Buy Fresh, Buy Local, Buy Organic

Articles like this one, “Organic food is no healthier,” frustrate me. The gist – “Our review indicates that there is currently no evidence to support the selection of organically over conventionally produced foods on the basis of nutritional superiority.”

Ok, maybe organic produce is not “healthier” in terms of actual nutritional content, but what about taste? What about those chemical pesticides you’re ingesting? What about the environmental impact of those pesticides and chemicals? What about supporting your local farmers? If “healthy” was only about “nutritional content,” couldn’t we all just take a vitamin-packed food pill and go on our way?

I’d also like to know how fresh the food used in this study was. We all know the fresher your produce is, the more nutrients it retains. And the best way to get fresh produce? Head to the Farmers Market, and chat up your local farmer. Produce doesn’t have to be “certified organic” to be pesticide-free. Ask! Talk to your farmers or the person in charge of produce to your grocery store.

Articles like this bug me, because I feel like people use them as an excuse to not buy organic or local foods, because they’re “expensive” and “not even better for you.” Call me paranoid, but I can’t imagine how ingesting chemically-coated produce is healthy for your body. Isn’t the “expense” worth it?

Besides, being healthy is about more than just magnesium, iron or vitamin C – it’s about the delicious food on your plate, the person who grew it, how it tastes, and how it makes you feel. Compare an organic, local heirloom tomato or farm-fresh peach with their conventional store-bought counterparts and you’ll know exactly what I mean.

buy fresh buy local
And buy organic!



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11 responses to “Buy Fresh, Buy Local, Buy Organic

  1. Amen, sister!

    There is nothing better than tasting an amazing organic and/or local fruit or veggie. I think I have become a produce snob as of late, but there really is no comparison!

    And shopping at farmers markets just make happy. I went this morning and got peaches, plums, broccoli, peppers and lettuce and practically bounced down the street with my bags 🙂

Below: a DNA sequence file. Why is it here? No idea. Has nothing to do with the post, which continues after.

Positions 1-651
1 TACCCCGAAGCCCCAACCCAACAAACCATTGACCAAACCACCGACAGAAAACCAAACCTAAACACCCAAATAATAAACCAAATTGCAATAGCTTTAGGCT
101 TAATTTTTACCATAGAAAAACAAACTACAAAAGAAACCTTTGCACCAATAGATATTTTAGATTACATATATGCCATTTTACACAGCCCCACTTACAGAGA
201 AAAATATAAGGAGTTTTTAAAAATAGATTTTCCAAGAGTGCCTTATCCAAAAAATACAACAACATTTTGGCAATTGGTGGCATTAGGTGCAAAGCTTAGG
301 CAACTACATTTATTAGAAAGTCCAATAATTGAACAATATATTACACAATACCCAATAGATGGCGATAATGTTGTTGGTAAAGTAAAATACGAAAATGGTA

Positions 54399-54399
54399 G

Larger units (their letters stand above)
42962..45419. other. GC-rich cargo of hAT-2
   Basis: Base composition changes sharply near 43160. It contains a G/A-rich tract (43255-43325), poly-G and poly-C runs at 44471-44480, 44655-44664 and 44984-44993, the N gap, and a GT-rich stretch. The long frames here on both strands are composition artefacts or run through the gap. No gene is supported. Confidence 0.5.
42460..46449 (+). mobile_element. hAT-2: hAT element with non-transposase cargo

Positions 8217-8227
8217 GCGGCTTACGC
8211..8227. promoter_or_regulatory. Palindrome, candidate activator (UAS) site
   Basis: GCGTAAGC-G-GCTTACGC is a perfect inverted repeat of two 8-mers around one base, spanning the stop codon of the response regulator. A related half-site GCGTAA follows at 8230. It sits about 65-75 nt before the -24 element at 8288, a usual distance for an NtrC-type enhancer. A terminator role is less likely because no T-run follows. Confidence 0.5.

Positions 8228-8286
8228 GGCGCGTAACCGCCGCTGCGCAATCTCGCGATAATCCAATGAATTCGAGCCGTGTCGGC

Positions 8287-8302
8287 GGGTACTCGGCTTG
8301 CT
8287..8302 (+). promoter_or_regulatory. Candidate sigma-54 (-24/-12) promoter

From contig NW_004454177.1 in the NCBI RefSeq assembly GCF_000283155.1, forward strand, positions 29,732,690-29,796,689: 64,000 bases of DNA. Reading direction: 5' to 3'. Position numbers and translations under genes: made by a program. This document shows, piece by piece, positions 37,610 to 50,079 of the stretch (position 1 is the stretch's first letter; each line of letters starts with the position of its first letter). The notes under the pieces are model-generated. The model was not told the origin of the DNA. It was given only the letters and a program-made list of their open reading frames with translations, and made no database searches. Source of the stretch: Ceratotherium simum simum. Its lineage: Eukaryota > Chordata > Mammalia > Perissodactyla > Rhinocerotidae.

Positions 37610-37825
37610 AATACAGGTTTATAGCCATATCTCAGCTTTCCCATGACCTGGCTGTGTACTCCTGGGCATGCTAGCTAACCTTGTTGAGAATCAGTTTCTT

2. You know i’m not that green, but try when i remember. =) I have to agree that food grown in your own backyard or fresh from the farmers market tastes so much better then what I find at safeway. Especially the fruit. Like the cherries I brought to work, I’ve never tasted a cherry that good. They even looked wonderful!! I’m usually alergic to cherries but I love them and I had no reaction from eating the ones from my neighbors tree.

  3. Great post!
    I completely agree. Even if they contain no more Vitamin C or Potassium than conventional foods, Organic always wins, just because it doesn’t have toxins!! And Local is even better. There is so much more to food than just the individual nutrients (although they are important). Cheap food isn’t cheap when you look at all the corners that are being cut and future/current degradation of land, and health.
    Go organic! and get to know who grows your food!

  4. Meow! I love it. Speak the truth, sister. Great post.

  5. TRUTH! There are no other words needed, really. I’m hitting up a new local/organic produce store tomorrow to check it out – hopefully he’ll have some nice stuff!

  6. I’m still in awe of how anyone could say organic isn’t healthier!?!?

  7. I mean – that argument just boggles my mind. Yes, the nutrition content might not have changed – but you are so right – HELLO – pesticides?

  8. Hilarie

    Michael Pollan does a wonderful overview of what he refers to as “the Rise of Nutritionalism” in his In Defense of Food” (excerpted in the article at

    Nutritionism = “the widely shared but unexamined assumption is that the key to understanding food is indeed the nutrient. From this basic premise flow several others. Since nutrients, as compared with foods, are invisible and therefore slightly mysterious, it falls to the scientists to explain the hidden reality of foods to us.”

    One big problem w/ nutritionism (according to Marion Nestle, NYU,) is ”is that it takes the nutrient out of the context of food, the food out of the context of diet and the diet out of the context of lifestyle.”

    We get a gift of the UC Berkeley Wellness Letter “practical advise on how to stay healthy via nutrition and excercise.” I hate it. They are also nutritionists who compartmentalize foods and declare that there is no “significant benefit” to eating organics.

    Sell outs!

    How did we give up the understanding that WHOLE FOODS are important!?
    (Not individual components of foods.)
    Did we let politics and science convince us otherwise and is this a last gasp of the old guard clinging to their hold on influencing food purchase & production?

    Spread the word!
    Local / organic / biodynamic !

  9. Every time I buy organic I consider it a political vote. I want to support farmers and businesses using smart growing practices. Period! 🙂

  10. I totally agree! This sort of thing is just misleading people.

  11. You’ve been tagged!!

    Check out my blog, to find out what it means!! Thanks for helping me make my life a little more green!

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